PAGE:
Cognitive bias modification-attention: training at home with multiple sessions
Date of Award
"Anxiety disorders are the most frequently occurring psychiatric disorder in the United States (Beard, 2011). One type of treatment, Cognitive Bias Modification for Attention (CBM-A), has been shown to be an effective alternative for those who do not benifit other popular treatments (Ballinger, 2004). People with high levels of anxiety have a higher attention bias towards threatening information in the environment and CBM-A training works to reduce that attention bias towards threat, and in turn, reduce anxiety (Bar-Haim, 2010; Browning, Holmes, & Harmer, 2010; Hakamata, Y., Lissek, S., Bar-Haim, Y., Britton, J. C., Fox, N. A., Leibenluft, E., & ... Pine, D. S., 2010; Yiend & Mackintosh, 2004). However, it is unclear if CBM-A training is effective when completed outside of the controlled lab environment. The aim of this study was to further explore the possibilities of using multiple sessions of CBM-A in the home setting as a method of reducing attentional bias and trait anxiety. Participants consisted of 43 undergraduate psychology students at Eastern Washington University. Participants completed 6 daily sessions of CBM-A at home (or an equivalent control task), and their levels of anxiety were measured pre and post training in an on-campus lab setting. The results show a reduction in trait anxiety for those who received CBM-A training, but no indication of a change in attentional bias for either the control or experimental group regardless of the number of training sessions completed. Though the current study does lend some support to the idea that CBM-A training in the home environment may be helpful for reducing anxiety, further work is needed to explore how CBM-A training in the home can impact attention bias and what impeding its effectiveness as well as what tasks are appropriate for measuring an attention bias" --Leaf iv.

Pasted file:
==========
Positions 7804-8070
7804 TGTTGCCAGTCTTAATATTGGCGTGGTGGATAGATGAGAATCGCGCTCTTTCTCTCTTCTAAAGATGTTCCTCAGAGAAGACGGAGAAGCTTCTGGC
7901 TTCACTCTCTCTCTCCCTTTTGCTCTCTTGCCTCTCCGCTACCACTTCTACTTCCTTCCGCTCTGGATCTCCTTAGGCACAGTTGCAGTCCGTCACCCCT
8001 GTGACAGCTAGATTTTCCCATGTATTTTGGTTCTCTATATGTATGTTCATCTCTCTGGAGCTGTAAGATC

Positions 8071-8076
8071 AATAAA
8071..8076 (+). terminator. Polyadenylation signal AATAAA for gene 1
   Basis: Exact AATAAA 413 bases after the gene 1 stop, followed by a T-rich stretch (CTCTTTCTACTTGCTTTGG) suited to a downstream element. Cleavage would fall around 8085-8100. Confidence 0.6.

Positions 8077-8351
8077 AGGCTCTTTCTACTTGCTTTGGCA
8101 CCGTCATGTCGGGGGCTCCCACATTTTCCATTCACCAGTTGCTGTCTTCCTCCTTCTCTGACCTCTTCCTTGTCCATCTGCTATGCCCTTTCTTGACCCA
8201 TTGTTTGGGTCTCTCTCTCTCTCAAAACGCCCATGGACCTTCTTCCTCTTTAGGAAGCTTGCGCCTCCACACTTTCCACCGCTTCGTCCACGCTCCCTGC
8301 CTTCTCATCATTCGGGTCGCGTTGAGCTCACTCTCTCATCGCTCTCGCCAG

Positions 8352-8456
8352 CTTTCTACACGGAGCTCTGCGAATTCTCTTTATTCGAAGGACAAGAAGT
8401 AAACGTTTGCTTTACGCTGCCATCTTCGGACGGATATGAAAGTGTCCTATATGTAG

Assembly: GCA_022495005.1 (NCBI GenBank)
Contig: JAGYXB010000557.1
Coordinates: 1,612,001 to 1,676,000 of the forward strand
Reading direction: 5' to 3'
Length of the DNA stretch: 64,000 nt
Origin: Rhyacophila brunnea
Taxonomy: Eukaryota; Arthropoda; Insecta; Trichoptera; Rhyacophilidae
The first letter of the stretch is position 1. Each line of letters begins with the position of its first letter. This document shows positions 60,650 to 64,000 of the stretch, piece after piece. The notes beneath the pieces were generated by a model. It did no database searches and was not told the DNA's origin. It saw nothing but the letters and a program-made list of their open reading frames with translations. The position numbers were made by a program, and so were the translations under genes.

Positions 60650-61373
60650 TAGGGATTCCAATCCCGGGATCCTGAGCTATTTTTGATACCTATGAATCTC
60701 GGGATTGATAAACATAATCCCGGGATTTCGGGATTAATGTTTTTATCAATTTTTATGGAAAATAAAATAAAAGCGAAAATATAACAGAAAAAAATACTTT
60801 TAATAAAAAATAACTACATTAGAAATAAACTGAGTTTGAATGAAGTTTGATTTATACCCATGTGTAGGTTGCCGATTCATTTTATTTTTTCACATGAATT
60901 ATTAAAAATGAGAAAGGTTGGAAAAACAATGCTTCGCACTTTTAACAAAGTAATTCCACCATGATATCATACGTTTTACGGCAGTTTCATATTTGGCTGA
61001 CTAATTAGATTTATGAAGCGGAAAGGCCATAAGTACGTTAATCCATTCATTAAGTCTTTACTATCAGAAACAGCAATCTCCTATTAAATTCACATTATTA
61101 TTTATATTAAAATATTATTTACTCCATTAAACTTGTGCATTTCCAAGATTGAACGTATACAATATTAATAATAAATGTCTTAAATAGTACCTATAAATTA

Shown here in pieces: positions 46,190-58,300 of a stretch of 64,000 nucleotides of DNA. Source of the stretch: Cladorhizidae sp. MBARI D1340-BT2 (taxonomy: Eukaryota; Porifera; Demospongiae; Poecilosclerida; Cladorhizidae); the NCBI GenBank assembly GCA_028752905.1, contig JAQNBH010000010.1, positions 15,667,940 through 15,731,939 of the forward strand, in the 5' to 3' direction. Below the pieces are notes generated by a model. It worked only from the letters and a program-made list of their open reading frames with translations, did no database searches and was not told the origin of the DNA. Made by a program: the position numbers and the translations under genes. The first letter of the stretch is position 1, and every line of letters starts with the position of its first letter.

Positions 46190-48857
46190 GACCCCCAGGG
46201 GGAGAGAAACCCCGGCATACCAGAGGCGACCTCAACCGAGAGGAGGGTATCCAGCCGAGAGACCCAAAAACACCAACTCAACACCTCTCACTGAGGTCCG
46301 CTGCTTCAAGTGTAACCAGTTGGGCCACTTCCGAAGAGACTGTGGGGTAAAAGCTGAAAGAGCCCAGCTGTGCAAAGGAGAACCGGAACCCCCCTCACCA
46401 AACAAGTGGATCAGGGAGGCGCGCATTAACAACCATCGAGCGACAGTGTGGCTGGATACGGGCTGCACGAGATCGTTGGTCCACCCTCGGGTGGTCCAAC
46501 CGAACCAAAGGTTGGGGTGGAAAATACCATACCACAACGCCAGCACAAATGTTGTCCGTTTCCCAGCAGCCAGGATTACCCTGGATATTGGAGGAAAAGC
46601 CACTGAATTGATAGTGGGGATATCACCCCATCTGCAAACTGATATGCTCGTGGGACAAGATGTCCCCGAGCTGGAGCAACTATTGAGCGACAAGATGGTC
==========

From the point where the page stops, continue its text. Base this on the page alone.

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Fauth, Priscilla, "Cognitive bias modification-attention: training at home with multiple sessions" (2016). EWU Masters Thesis Collection. 342.
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